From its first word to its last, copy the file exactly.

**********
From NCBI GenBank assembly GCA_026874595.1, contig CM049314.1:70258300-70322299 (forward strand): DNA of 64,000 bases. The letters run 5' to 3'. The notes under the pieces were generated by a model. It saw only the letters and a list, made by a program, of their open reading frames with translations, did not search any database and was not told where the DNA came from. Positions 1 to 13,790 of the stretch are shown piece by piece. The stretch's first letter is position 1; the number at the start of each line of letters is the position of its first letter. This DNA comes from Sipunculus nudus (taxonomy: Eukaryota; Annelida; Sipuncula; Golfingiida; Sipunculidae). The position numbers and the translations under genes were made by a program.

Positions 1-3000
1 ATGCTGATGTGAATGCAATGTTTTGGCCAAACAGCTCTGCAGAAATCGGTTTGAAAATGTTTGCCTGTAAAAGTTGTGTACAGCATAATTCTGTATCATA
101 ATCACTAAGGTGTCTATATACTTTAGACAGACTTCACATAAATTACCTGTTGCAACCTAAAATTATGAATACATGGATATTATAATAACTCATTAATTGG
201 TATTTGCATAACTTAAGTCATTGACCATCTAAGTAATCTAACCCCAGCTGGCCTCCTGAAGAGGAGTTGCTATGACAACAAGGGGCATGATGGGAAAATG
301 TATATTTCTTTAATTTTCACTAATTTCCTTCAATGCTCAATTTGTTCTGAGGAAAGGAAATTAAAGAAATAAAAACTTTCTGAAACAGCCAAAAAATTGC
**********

From NCBI GenBank assembly GCA_026874595.1, contig CM049314.1:70258300-70322299 (forward strand): DNA of 64,000 bases. The letters run 5' to 3'. The notes under the pieces were generated by a model. It saw only the letters and a list, made by a program, of their open reading frames with translations, did not search any database and was not told where the DNA came from. Positions 1 to 13,790 of the stretch are shown piece by piece. The stretch's first letter is position 1; the number at the start of each line of letters is the position of its first letter. This DNA comes from Sipunculus nudus (taxonomy: Eukaryota; Annelida; Sipuncula; Golfingiida; Sipunculidae). The position numbers and the translations under genes were made by a program.

Positions 1-3000
1 ATGCTGATGTGAATGCAATGTTTTGGCCAAACAGCTCTGCAGAAATCGGTTTGAAAATGTTTGCCTGTAAAAGTTGTGTACAGCATAATTCTGTATCATA
101 ATCACTAAGGTGTCTATATACTTTAGACAGACTTCACATAAATTACCTGTTGCAACCTAAAATTATGAATACATGGATATTATAATAACTCATTAATTGG
201 TATTTGCATAACTTAAGTCATTGACCATCTAAGTAATCTAACCCCAGCTGGCCTCCTGAAGAGGAGTTGCTATGACAACAAGGGGCATGATGGGAAAATG
301 TATATTTCTTTAATTTTCACTAATTTCCTTCAATGCTCAATTTGTTCTGAGGAAAGGAAATTAAAGAAATAAAAACTTTCTGAAACAGCCAAAAAATTGC